‘Pakistan among top 10 countries affected by cervical cancer’

According to the study, 13 out of 100,000 women in Pakistan die of cervical cancer.


Our Correspondent August 05, 2013
TAfter breast cancer, cervical cancer is the deadliest disease for Pakistani women. PHOTO: FILE

LAHORE:


With 7,311 fatalities in 2011, Pakistan is had the seventh highest number of deaths on account of cervical cancer, according to a study conducted by the World Health Organisation, United Nations and the World Bank. India tops the Cervical Cancer Crisis Card of the study with 72,825 deaths in 2011, the study says.


According to the study, 13 out of 100,000 women in Pakistan die of cervical cancer. After breast cancer, cervical cancer is the deadliest disease for Pakistani women.

“This shows that Pakistan is in the danger zone. We need to ensure our women are vaccinated against this deadly but preventable disease,” says Sadiah Ahsan Pal, a consultant obstetrician and gyneacologist at the Orthopaedic and Medical Institute.

The WHO study states that while numerous tools and technologies exist to prevent cervical cancer, they remain largely inaccessible to girls and women who need them the most.

Lack of awareness and deep-seated stigma associated with the disease also pose significant barriers to access. We need to raise awareness among our masses, our women and help them by protecting them from this cancer whose vaccine is easily available here in the country, Dr Pal added.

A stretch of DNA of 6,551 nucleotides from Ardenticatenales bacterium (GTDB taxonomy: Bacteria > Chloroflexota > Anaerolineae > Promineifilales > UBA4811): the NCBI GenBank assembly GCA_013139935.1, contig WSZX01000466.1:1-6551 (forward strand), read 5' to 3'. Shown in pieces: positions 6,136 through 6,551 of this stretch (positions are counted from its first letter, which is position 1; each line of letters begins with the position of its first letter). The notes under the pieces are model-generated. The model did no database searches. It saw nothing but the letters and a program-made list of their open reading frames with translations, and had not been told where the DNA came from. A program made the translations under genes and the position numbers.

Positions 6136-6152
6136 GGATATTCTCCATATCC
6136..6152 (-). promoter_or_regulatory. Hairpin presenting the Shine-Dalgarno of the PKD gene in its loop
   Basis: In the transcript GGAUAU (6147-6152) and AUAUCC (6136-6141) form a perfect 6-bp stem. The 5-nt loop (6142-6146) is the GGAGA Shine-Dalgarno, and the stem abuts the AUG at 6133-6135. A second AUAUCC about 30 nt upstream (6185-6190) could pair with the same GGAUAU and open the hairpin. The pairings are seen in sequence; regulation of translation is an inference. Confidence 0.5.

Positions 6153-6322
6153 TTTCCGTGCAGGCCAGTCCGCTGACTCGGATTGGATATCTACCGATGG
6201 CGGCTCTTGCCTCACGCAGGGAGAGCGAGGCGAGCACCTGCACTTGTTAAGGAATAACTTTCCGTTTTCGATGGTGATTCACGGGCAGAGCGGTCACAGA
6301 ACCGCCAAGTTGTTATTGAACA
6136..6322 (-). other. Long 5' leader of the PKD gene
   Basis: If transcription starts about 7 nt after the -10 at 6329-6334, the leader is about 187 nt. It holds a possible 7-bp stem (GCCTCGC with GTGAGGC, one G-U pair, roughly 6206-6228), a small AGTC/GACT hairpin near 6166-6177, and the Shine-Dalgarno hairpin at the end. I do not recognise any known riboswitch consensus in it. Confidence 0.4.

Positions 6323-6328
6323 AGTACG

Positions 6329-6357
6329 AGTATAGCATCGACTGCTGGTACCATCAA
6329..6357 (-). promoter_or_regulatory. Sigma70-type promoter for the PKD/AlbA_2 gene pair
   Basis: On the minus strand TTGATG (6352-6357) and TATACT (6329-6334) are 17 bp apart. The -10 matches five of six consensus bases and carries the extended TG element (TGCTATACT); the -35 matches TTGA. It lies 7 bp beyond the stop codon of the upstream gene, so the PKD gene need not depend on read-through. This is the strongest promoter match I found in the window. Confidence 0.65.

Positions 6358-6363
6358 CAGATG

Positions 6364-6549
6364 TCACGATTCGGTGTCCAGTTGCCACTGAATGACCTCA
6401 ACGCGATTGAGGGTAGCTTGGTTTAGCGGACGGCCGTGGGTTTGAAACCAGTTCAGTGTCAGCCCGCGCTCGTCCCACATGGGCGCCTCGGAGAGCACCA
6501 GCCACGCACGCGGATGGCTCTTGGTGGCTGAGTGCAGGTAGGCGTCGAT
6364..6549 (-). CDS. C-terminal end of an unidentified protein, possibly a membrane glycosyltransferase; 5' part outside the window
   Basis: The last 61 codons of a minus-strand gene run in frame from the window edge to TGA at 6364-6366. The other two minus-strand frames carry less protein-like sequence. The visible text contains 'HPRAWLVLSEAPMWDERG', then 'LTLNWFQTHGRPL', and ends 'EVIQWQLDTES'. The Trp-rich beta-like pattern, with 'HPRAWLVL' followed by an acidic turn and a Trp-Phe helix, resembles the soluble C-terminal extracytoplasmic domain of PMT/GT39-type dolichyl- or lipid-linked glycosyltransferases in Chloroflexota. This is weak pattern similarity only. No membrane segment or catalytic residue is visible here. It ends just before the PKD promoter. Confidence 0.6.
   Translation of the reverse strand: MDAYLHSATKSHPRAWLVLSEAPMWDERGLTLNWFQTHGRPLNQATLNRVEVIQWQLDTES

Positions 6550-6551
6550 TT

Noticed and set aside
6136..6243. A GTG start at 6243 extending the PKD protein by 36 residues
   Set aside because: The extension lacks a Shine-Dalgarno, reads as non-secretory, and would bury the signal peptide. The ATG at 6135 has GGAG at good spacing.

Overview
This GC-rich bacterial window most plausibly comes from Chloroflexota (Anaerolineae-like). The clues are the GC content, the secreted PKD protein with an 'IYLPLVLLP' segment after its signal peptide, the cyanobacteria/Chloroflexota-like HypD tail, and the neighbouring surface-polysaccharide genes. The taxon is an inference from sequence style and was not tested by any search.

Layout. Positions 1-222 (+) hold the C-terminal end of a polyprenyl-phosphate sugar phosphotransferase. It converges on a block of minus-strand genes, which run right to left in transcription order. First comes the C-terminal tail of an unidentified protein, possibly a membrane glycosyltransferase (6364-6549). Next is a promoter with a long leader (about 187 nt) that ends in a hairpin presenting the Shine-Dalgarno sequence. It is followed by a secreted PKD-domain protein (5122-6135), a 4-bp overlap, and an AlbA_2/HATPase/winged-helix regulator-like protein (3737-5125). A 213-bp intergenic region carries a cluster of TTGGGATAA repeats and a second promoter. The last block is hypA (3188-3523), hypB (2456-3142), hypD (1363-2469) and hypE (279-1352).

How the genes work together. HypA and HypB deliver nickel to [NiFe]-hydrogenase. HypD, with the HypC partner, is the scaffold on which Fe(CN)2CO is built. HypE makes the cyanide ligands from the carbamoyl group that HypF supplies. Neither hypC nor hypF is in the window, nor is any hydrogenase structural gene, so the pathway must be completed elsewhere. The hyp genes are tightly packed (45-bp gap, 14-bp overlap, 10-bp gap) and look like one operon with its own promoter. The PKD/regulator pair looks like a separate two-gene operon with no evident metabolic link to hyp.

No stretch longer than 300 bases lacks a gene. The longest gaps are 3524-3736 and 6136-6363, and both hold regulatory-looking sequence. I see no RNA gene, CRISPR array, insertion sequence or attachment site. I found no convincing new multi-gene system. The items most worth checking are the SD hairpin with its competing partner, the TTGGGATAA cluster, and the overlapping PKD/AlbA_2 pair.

As many as 50 countries were selected to provide a snapshot of the world and reflect geographic, economic and population variations. The study states that the number of cases of cervical cancer in these countries may be much higher as only a small percentage of cases are reported. On the Cervical Cancer Crisis Card, India alone represents 26.4 per cent of all women dying of cervical cancer globally, with China, Bangladesh, Pakistan and other south east Asian countries also showing high death incidence. WHO states that cervical cancer is almost entirely preventable and if the world followed Australia’s example of rolling out comprehensive vaccination, screening and treatment, countries would see death rates fall.

Published in The Express Tribune, August 6th, 2013.

Our Publications

COMMENTS

Replying to X

Comments are moderated and generally will be posted if they are on-topic and not abusive.

For more information, please see our Comments FAQ